And you are correct of course, over the limit is per se intoxicated. I should have said it's legally intoxicated as opposed to physiologically intoxicated (to the extent that it's unsafe blah blah blah).
2/16/09 1:17 PM
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bflex
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Shaz - "And of course the good reason not to take the test is because you're intoxicated (and in my jurisdiction, over the legal limit IS intoxicated per se), but if you are not then there's no legitimate reason not to take it, and the juries know it."

I win refusals all the time. Going to win one this afternoon. I guess juries don't know it that well.

Also, there are two types of dui statutes. Per se which is .08 or higher or appriciably impaired which doesn't require any reading.
2/16/09 5:55 PM
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Shaz
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Bunkou - That a statute has been upheld is proof of nothing, you know that. Every state has upheld DUI checkpoints even though every single one of them also admitted it was a clear violation of the 4th Amendment. They just did some social commentary and policy wrangling and placed limits to say it was okay.

And you are correct of course, over the limit is per se intoxicated. I should have said it's legally intoxicated as opposed to physiologically intoxicated (to the extent that it's unsafe blah blah blah).


Actually the fact that it's been upheld is proof that the courts of this state have no problem with it, and that's good enough for me. Too many of these cases go the other way, I'm not going to cry for the poor defendants who try to game the system.

-Shaz!
2/16/09 11:56 PM
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Bunkou
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Spoken like a true prosecutor. Good on, ya, Shaz. You know we love you, even if you have no morals. ;-)
2/17/09 11:16 AM
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goku
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ok...but all the technical what ifs aside...if you refuse the breathalyzer in real life, there is 99.9% chance you are drunk right?
2/17/09 11:16 AM
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goku
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and are you sure about checkpoints being in violationof the constitution? i seem to recall discussing this in law school....
2/17/09 12:34 PM
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BarkLikeADog
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Edited: 02/17/09 12:53 PM
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"...if you refuse the breathalyzer in real life, there is 99.9% chance you are drunk right?"

Nope. Miniscule odds the defendant is a technophobe, civil rights hardcase, or paranoid; reasonable odds the defendant has been *drinking* but no way to know for sure if he would have blown over. He's taking a gamble they can't prove he was impaired which shouldn't be difficult if he was; forget the machine, let him play that card & see what happens.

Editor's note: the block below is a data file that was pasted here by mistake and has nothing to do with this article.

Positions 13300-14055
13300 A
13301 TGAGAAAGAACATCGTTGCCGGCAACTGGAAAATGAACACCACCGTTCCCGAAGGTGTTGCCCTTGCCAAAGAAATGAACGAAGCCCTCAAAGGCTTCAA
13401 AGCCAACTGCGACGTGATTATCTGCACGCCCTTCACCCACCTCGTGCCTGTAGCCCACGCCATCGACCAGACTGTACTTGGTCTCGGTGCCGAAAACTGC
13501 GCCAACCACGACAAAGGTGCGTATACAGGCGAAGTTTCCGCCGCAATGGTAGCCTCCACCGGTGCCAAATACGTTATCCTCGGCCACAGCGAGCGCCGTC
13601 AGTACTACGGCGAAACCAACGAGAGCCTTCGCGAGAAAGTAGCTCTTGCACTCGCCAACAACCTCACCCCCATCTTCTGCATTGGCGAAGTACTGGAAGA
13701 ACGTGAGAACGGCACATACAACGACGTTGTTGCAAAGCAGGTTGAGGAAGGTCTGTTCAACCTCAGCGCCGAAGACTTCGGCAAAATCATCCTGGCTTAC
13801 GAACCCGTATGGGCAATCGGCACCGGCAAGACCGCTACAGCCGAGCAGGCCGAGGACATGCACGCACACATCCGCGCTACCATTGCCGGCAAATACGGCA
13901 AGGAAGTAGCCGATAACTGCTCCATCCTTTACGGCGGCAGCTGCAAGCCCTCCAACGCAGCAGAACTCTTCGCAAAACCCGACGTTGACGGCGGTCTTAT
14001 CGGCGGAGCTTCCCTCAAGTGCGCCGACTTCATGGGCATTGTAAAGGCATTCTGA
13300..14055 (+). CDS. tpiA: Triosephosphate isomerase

2/17/09 9:36 PM
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bflex
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Goku - Basically the US Supreme Court bullshitted around the issue to make warrantless seizures with no pc or reasonable suspicion legal in the case of checkpoints. That was in the Mich. Dept. of State Police v. Sitz. The US Supreme Court was such blatent bullshit that when the case was remanded to Michigan, the Michigan Supreme Court called bullshit and said that checkpoints were illegal under the Michigan Constitution. Michigan v. Sitz is one of the worst Supreme Court decisions ever. Complete bullshit.
2/18/09 1:12 PM
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goku
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so i take you think its bullshit?

what constitutes a seizure? is a traffic light a seizure?
2/18/09 9:43 PM
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bflex
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Goku - A seizure of a person, is the restraint of freedom of movement of an individual by force, authority or show of force or authority for the purpose of investigation.

As such, no a traffic light is not a seizure.
2/19/09 1:18 PM
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goku
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so what about airports, courthouses etc?
2/19/09 2:55 PM
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goku
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Edited: 02/19/09 2:56 PM
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also, isnt the prohibition against "unreasonable" search and seizures, implying certain search and seizures are ok? just from my personal perspective i would think a dui checkpoint with certain limitations would not be unreasonable because typically they are not extremely evasive or time-consuming and the level of restraint is minimal relatively speaking
2/19/09 3:42 PM
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Bunkou
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The concept of reasonable itself says there needs to be a reason for it. In other words, reasonable suspicion, which is already a terribly low standard.

There's no reasonable suspicion at a checkpoint, it's literally a fishing expedition.
2/19/09 4:14 PM
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goku
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i dont think "reasonable" means "reason" for it...
4/14/09 8:51 PM
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GladiatorGannon
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Bunkou - The concept of reasonable itself says there needs to be a reason for it.


and in this case, the SC decided that Pubilc Policy/Public Safety was a good enough reason. they can stop and search people at airports without "reasonable suspicion", so i think you're making a bit of a reach here.